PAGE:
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Winged Dagger: Adventures on Special Service

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Format: Paperback

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Book Overview

An eccentric and charismatic officer, Roy Farran rose to command an SAS squadron during World War II. His fascinating story of the early days of Britain's Special Service became an immediate... This description may be from another edition of this product.

Customer Reviews

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Adventures on Special Service sums up this book accurately enough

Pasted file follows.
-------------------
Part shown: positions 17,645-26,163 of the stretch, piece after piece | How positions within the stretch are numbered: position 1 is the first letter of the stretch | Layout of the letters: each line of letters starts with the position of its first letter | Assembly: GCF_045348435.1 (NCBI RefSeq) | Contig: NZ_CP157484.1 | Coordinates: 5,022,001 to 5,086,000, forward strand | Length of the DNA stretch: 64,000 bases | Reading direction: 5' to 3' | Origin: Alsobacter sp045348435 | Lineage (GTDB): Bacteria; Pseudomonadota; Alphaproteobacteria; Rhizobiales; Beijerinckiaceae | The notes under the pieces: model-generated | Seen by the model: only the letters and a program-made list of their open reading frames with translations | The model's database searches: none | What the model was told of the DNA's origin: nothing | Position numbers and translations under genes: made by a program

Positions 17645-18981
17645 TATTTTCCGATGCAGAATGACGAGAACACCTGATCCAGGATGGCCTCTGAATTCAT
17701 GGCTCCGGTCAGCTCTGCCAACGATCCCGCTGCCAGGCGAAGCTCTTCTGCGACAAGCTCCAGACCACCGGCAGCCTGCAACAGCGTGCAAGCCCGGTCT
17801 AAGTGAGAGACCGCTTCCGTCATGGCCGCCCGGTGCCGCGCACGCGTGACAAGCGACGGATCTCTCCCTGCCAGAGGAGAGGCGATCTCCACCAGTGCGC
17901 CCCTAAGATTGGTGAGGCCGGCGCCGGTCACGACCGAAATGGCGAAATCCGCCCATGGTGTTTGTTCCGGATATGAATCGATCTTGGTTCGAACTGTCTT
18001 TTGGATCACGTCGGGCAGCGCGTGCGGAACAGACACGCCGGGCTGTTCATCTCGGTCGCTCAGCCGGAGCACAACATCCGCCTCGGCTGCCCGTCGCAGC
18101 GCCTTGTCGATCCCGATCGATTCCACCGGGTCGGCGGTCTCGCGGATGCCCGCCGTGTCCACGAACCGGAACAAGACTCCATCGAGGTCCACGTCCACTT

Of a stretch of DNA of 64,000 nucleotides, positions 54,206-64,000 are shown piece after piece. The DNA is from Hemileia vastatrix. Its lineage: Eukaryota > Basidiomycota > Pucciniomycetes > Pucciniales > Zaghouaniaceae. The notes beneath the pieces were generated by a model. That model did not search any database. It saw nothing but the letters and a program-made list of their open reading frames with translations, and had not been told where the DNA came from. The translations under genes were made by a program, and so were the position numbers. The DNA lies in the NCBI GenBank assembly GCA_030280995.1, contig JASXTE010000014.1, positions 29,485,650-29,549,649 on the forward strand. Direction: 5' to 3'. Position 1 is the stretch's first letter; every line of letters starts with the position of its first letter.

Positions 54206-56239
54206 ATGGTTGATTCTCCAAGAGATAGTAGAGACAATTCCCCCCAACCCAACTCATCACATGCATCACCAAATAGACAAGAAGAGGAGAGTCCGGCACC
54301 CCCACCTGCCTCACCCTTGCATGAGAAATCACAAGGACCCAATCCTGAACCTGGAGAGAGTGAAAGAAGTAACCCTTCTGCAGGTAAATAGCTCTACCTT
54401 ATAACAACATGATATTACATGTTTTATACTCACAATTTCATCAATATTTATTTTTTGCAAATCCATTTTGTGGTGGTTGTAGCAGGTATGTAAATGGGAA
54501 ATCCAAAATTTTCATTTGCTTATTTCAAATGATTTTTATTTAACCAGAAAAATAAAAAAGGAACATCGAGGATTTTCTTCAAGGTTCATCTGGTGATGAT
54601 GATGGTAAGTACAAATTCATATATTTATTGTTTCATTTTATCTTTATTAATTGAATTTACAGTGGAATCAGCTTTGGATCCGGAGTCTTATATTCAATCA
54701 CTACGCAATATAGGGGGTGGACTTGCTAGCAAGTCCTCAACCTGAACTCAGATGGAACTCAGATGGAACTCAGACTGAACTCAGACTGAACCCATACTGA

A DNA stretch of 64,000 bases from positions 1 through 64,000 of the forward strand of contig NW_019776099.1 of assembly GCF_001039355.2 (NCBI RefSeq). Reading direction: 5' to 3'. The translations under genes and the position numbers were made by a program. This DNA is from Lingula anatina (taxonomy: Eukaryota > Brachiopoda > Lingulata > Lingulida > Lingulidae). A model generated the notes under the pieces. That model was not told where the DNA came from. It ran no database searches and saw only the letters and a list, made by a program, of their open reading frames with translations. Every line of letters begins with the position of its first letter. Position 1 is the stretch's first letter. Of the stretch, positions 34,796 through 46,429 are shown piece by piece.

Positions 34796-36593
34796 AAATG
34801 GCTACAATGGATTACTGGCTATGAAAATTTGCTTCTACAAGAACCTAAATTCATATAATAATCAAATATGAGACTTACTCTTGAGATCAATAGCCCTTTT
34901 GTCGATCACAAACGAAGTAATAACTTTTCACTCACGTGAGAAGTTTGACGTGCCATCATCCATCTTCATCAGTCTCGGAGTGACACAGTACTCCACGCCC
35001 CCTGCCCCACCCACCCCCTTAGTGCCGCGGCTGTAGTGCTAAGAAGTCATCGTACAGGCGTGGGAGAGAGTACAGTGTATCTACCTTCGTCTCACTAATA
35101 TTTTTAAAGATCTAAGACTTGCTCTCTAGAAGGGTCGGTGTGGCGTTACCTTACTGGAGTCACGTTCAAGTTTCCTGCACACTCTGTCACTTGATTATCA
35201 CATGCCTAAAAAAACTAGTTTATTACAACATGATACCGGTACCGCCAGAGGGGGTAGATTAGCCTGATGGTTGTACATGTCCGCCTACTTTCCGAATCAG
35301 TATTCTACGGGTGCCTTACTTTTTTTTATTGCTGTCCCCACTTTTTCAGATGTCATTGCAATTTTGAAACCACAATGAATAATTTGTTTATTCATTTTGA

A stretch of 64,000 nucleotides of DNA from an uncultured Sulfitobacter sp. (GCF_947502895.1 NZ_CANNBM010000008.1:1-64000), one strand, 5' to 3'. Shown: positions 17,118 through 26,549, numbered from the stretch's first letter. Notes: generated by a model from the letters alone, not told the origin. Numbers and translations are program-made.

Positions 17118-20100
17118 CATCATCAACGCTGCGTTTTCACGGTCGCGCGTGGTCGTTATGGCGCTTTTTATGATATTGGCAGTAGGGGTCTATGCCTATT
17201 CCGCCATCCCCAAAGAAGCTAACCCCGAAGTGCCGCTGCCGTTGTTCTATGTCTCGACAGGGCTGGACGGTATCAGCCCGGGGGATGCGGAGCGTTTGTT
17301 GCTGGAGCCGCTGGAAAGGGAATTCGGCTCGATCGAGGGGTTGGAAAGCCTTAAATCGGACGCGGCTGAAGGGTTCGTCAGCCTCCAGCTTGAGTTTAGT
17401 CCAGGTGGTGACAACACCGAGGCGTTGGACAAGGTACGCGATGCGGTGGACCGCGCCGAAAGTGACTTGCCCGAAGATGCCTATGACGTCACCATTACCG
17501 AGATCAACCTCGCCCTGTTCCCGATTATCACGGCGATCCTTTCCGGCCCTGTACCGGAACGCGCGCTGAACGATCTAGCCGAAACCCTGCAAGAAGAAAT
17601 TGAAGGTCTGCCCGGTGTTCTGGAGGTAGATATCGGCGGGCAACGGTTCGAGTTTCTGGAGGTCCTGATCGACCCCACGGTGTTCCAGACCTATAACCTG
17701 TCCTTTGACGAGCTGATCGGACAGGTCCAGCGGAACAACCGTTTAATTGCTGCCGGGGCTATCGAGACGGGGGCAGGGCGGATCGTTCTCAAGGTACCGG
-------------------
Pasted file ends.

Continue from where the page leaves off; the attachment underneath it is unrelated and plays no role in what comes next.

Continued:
The book covers the period from 1940 to 1945 and chronicles the adventures of the author over this period, being split into 3 parts. Part I covers the Middle East 1940-1943 and covers Farran's part in Wavell's successful campaign against the Italians in Cyrenaica and the subsequent withdrawl as Rommel's Afrika Corps arrived and counterattacked. Farran's unit withdrew and was reequipped and sent to Crete, where he fought alongside the New Zealand Army (he has a lot of nice things to say about the Maori Battalion). Farran was captured, ended up in a prison camp in Greece and escaped. He ended up back in Egypt, back with Tanks again, and fought on the Western Desert and El Alamein, where he was injured. Following injury, he was evacuated to South Africa and then back to the UK in 1943. End of Part I. Part II covers Farran's time with the Special Air Service. He'd managed to escape from the UK back to the Middle East where he was looking for active service and stumbled on an acquaintance in the SAS. He was promptly recruited, trained and started on SAS operations with the invasion of Sicily, where he led a SAS unit. This section covers SAS operations in Italy during 1943 where the SAS roamed in jeeps behind the enemy lines in the early part of the invasion. Farran then participated in SAS operations behind German lines in France in 1944, where he led a SAS unit operating with jeeps in roving attacks. Part III covers SAS operations in Italy in 1945, where SAS units joined and led units of Italian partisans in attacks on the Germans. The book really is an account of Farran's adventures during the war. It's an interesting account, pays no attention to strategy or tactics except in passing. He concentrates on the actions themslves and his part in them, what he did, what his immediate unit did and what he felt and thought at the time. He's a good writer, you can get a good idea of what it must have been like and you can recapture some of the emotions and feelings of the times. The book was written in 1948, soon after the war ended, there was no sympathy for the Germans and in those non-PC times, Farran could be quite open about actions that would now result in expressions of outrage - machine-gunning surrendering Germans in Crete for example - something any New Zealander of the time would have been quite happpy to assist with after some of the atrocities committed by the Germans against NZ'ers there. It's a good read but don't expect a history of the SAS or anything like that. It's a history of Farran's adventures in the war - which included 2 years with the SAS and 3 years prior to that with the Armoured Corps fighting in the Western Desert and Crete. Stirring stuff indeed!
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